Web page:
Focus on Broadband and Opioids

The opioid crisis has been ravaging communities and families across the United States for the past decade. In 2017, the opioid crisis was declared a public health emergency under section 319 of the Public Health Service Act. This crisis claims more than 187 lives per day (opens new window). Evidence also suggests that the impacts of the opioid crisis have been exacerbated during the COVID-19 public health emergency with significant increases in alcohol and substance abuse and worsening mental health. The CDC has also announced an acceleration of overdose deaths (opens new window) during the pandemic and called for expanded prevention efforts. Recent research suggests that telehealth and other broadband-enabled solutions may provide critical tools in addressing the challenge.

According to the Centers for Disease Control and Prevention:

Of course, opioid overdoses may also be non-fatal. These non-fatal opioid overdoses place significant burdens on governments, health systems, communities, and families and may disproportionally affect rural and underserved areas. For example:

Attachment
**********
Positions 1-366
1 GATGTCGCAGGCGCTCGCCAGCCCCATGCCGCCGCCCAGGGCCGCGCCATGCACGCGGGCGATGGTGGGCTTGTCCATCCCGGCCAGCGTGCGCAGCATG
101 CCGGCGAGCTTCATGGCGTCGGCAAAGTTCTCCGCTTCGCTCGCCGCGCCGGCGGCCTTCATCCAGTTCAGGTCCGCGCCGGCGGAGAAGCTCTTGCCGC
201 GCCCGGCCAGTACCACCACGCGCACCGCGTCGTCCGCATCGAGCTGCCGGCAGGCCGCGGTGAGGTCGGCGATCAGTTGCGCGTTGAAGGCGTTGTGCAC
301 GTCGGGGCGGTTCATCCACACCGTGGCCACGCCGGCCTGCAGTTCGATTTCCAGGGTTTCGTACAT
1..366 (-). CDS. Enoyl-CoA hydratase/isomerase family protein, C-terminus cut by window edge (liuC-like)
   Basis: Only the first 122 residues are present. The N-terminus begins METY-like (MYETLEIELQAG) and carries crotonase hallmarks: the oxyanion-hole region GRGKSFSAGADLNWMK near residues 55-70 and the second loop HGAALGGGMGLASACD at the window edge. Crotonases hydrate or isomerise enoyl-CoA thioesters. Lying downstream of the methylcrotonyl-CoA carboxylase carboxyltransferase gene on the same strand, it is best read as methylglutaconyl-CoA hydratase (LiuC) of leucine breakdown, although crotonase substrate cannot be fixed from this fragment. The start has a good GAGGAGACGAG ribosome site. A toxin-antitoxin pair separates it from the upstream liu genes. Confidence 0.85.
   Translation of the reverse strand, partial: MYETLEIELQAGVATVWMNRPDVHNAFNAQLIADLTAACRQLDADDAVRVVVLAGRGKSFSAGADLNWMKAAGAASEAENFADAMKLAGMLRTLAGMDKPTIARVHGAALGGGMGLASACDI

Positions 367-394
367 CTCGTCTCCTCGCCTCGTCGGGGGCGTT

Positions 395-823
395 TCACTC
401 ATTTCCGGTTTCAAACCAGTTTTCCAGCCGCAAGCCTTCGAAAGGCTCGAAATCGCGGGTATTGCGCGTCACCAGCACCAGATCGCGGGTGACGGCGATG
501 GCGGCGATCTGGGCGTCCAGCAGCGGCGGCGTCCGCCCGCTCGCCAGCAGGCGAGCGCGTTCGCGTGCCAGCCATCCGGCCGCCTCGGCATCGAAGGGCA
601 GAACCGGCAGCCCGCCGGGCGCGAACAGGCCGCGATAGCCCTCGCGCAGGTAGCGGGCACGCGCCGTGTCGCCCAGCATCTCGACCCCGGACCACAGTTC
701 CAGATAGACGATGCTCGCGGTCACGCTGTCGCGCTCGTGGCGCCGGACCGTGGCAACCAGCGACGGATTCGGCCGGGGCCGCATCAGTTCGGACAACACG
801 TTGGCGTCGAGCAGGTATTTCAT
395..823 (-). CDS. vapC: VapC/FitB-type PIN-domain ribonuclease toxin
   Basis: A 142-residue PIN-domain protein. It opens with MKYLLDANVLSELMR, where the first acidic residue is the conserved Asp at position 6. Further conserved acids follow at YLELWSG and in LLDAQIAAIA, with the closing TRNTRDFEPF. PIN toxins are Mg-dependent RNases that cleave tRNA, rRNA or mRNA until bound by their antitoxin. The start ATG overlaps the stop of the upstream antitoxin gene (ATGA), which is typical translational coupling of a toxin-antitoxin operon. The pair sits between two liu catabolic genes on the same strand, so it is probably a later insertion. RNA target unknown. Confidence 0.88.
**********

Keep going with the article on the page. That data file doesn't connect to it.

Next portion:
In recognition of the potential of broadband to help stakeholders respond to this crisis, particularly in rural areas, Congress directed the Federal Communications Commission to update its Mapping Broadband Health in America platform to include data on drug abuse. In response, the Connect2HealthFCC Task Force launched a novel analytic and consultative process to determine how best to intersect broadband and drug abuse data in ways that would draw meaning from the data and lead to actionable intelligence for policymakers and other stakeholders. We used an evidence-based approach to conceptualize the intersection between drug abuse and connectivity, with a particular focus on identifying areas where broadband-enabled interventions could make a difference in access to care or health outcomes.

Multi-phase effort

The integration of drug abuse data into the Mapping Broadband Health in America platform will be completed in at least two phases, and in the later stages, will involve sustained coordination with relevant sister agencies. Phase I – which is available at – allows users to identify and characterize the specific broadband/opioid challenges at the local level, point to solutions, and spark collaborations. Specifically, in Phase I: